This song is a celebration of God’ delight in exalting the humble and opposing the proud. Jesus Himself taught this principle, saying, “For everyone who exalts himself will be humbled, and he who humbles himself will be exalted” (Luke 14:11). Christ’s humiliation to the point of death on a cross and subsequent exaltation (see Philippians 2:6-11) is the greatest example of all time.
And Mary said,
“My soul magnifies the Lord,
and my spirit rejoices in God my Savior,
for he has looked on the humble estate of his servant.
For behold, from now on all generations will call me blessed;
for he who is mighty has done great things for me,
and holy is his name.
And his mercy is for those who fear him
from generation to generation.
He has shown strength with his arm;
he has scattered the proud in the thoughts of their hearts;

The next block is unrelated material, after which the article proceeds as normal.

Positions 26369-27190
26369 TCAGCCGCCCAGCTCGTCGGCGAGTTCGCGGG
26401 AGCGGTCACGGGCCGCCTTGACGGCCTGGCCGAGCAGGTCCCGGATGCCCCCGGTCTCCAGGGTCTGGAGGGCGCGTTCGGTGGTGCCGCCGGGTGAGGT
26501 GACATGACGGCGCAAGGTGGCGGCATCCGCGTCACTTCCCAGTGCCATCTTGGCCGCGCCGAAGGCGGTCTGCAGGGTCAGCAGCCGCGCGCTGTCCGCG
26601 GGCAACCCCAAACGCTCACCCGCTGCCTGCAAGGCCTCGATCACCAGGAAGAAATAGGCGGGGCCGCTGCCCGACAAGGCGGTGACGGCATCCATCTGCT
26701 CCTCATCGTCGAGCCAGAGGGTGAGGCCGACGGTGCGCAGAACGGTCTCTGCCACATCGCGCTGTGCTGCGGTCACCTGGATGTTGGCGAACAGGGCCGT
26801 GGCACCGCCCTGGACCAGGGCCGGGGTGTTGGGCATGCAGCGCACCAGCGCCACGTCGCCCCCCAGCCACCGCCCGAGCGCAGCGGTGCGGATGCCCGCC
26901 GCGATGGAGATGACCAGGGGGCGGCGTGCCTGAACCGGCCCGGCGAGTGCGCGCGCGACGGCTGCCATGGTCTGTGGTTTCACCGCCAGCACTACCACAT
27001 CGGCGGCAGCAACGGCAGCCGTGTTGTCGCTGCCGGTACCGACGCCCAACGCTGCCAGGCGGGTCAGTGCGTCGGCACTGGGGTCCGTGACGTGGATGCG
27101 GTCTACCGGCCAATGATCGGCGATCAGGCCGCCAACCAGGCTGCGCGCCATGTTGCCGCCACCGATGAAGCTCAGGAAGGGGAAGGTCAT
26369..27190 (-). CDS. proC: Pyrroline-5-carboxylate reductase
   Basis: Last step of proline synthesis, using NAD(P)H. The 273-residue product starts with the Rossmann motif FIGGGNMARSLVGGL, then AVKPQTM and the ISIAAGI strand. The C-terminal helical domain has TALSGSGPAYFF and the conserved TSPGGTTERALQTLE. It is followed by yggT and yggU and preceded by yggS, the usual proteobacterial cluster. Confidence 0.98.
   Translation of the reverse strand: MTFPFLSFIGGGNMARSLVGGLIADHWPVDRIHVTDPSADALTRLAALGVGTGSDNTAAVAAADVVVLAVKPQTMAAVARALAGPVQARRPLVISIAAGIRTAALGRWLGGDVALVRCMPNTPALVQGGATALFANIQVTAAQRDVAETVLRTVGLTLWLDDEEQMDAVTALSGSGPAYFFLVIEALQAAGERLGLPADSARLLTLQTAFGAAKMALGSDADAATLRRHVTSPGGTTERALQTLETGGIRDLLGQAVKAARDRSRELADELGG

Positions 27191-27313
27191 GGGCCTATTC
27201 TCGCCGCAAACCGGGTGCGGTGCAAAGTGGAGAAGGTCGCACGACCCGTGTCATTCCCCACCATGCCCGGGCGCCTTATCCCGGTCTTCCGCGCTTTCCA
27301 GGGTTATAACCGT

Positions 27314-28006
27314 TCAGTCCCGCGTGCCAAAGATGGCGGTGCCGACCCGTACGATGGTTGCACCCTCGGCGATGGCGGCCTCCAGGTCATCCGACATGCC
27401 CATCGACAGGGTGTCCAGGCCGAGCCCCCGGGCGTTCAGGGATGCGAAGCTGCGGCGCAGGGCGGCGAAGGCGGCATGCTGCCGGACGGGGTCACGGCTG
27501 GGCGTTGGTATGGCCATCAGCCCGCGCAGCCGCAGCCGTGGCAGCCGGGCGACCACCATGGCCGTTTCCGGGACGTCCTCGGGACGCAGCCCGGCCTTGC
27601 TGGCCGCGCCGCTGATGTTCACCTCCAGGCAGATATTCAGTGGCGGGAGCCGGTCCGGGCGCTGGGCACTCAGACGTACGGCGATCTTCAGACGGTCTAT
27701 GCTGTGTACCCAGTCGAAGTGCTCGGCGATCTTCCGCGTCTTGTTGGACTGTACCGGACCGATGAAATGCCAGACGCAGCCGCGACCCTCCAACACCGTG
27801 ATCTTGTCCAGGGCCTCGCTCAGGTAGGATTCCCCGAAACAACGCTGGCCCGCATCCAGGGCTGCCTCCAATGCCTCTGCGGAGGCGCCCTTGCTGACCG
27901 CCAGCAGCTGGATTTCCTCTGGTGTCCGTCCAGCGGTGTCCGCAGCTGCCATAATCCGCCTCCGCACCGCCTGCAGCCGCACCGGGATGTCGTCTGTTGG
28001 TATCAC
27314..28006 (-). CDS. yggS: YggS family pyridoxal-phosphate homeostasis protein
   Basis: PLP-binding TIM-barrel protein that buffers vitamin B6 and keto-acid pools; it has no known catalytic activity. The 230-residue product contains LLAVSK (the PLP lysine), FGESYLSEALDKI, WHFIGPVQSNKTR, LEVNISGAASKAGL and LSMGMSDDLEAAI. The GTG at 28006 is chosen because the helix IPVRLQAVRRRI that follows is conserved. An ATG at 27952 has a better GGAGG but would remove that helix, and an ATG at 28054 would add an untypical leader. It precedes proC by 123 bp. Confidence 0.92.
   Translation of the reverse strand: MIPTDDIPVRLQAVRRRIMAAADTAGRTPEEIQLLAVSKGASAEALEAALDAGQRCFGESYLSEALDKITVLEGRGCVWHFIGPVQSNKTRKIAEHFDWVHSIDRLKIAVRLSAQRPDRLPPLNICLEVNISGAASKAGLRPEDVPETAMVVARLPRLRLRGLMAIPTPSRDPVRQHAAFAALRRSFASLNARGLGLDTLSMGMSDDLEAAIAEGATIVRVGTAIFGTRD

he has brought down the mighty from their thrones
and exalted those of humble estate;
he has filled the hungry with good things;
and the rich he has sent away empty.
He has helped his servant Israel,
in remembrance of his mercy,
as he spoke to our fathers,
to Abraham and to his offspring forever.”
Luke 1:46-55 ESV
The opening of Luke’s Gospel ought to sound familiar to students of Scripture: a godly older couple lamenting their childlessness. Abraham and Sarah are the most famous such couple, but then their son Isaac and his wife Rebekah also faced barrenness. In 1 Samuel, we also find Elkanah and Hannah, the parents of the prophet Samuel. Thus, we ought first to read of Zechariah and Elizabeth with great expectation, and sure enough, they were miraculously given a son who would grow into a great prophet.
But Luke’s Gospel is not about their son, John. Indeed, John, like the prophets before him, was only the forerunner to the Christ, who was coming into the world.